Judge Stops HNA From Selling Assets While SL Green Awaits $185M Payout
An SL Green (SLG) affiliate raised concerns to Judge John G. Koeltl that Chinese financial services giant HNA would funnel its assets out of the court’s reach before SL Green gets the millions that an arbitrator ruled it was owed.
Former Judge L. Priscilla Hall previously ruled that SL Green was entitled to the payout, as well as another nearly $1 million to pay its attorney and arbitration fees. Hall ruled SL Green’s contract to invest in and manage HNA’s tower at 245 Park Avenue protected SL Green from potential losses due to HNA affiliates filing for bankruptcy.
The restraining order will force HNA to notify SL Green 14 days before the sale of any assets until the Southern District of New York case’s next hearing on July 13 — when SL Green’s lawyers will ask the judge to seize HNA’s valuables until it gets paid.
“Facing a $185 million arbitration award against it, HNA would like us to think that the letters in its name stand for ‘Have No Asset,’ but we believe that is not the case at all,” said Mark Ressler, a partner at Kasowitz Benson Torres who represented SL Green in the arbitration proceedings. “And now we are going to find their assets and take all available measures to obtain those assets if necessary, because SL Green is committed to satisfying its arbitration award.”
Several of HNA’s subsidiaries in the United States have filed for bankruptcy but one of its affiliates, HNA Group International, has not. SL Green alleges this is to keep two assets — the Palisades Premier Conference Center in Rockland County and a 51 percent stake in a portfolio of oil storage distribution and retail assets — out of the hands of its creditors. There may be more valuable properties that SL Green’s legal team hasn’t identified yet, Ressler added.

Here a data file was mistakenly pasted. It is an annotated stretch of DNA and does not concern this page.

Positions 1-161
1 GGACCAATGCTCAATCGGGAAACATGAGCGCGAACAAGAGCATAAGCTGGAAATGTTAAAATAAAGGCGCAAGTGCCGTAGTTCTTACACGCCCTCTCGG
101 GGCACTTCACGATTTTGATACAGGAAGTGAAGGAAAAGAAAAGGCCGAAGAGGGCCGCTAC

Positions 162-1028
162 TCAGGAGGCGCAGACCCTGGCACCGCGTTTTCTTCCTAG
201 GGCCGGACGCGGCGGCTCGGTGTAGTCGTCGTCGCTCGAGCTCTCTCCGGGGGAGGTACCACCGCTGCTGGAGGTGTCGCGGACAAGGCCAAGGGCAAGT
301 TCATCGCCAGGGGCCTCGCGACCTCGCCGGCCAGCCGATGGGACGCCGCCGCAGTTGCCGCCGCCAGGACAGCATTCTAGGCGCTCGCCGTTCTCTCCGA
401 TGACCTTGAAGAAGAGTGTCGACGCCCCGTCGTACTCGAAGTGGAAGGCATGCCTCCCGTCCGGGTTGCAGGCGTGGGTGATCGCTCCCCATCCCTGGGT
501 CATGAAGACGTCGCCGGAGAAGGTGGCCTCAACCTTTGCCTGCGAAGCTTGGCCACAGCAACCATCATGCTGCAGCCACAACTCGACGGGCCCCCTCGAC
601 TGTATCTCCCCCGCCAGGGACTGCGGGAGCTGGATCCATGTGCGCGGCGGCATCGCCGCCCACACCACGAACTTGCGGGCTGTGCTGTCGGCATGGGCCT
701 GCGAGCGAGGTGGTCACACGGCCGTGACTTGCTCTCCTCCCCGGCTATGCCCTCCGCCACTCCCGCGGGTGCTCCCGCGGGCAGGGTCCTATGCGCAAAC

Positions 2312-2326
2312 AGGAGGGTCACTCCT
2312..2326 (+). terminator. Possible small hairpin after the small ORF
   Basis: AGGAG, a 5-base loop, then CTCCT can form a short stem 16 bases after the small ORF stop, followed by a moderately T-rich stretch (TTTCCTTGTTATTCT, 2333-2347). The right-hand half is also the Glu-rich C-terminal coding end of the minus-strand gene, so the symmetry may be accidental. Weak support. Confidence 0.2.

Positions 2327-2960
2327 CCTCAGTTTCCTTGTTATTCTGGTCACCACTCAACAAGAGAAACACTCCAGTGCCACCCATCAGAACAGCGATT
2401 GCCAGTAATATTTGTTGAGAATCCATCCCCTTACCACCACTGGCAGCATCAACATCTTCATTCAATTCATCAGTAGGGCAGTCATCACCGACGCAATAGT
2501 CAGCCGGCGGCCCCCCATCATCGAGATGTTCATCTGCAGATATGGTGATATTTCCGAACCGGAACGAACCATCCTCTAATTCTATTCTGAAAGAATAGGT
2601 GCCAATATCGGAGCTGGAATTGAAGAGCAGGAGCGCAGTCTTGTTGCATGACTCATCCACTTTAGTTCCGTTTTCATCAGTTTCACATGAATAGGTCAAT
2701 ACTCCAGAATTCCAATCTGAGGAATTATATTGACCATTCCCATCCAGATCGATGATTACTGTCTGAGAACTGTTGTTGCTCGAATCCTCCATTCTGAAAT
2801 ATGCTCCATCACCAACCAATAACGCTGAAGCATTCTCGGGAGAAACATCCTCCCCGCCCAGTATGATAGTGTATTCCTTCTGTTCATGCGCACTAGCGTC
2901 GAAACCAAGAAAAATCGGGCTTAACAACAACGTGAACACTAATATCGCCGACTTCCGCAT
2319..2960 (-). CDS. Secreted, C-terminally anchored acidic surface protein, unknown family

The judgment is yet another chapter in SL Green and HNA’s court battle, which stems from an agreement between the two firms for SL Green to manage and lease the 47-story Park Avenue tower. When HNA affiliate PWM Property Management, which owns 245 Park and a building at 181 West Madison Street in downtown Chicago, filed for bankruptcy in November, it pinned part of the blame on SL Green’s failure to replace Major League Baseball (MLB) with another tenant at the property. PWM alleged that the loss of the large tenant contributed to its financial woes, and claims SL Green intentionally didn’t secure a new tenant so it could take over 245 Park.
SL Green owns a 49 percent equity interest in one of 245 Park’s debtor companies, which holds and is the servicer of half of the $568 million in outstanding mezzanine debt on the property, CO previously reported.
SL Green and its lawyers have repeatedly denied that it intentionally did not replace MLB at the building and argued that it was HNA’s failure to modernize the Park Avenue tower that kept new tenants away.
HNA did not immediately respond to a request for comment.
Celia Young can be reached at firstname.lastname@example.org.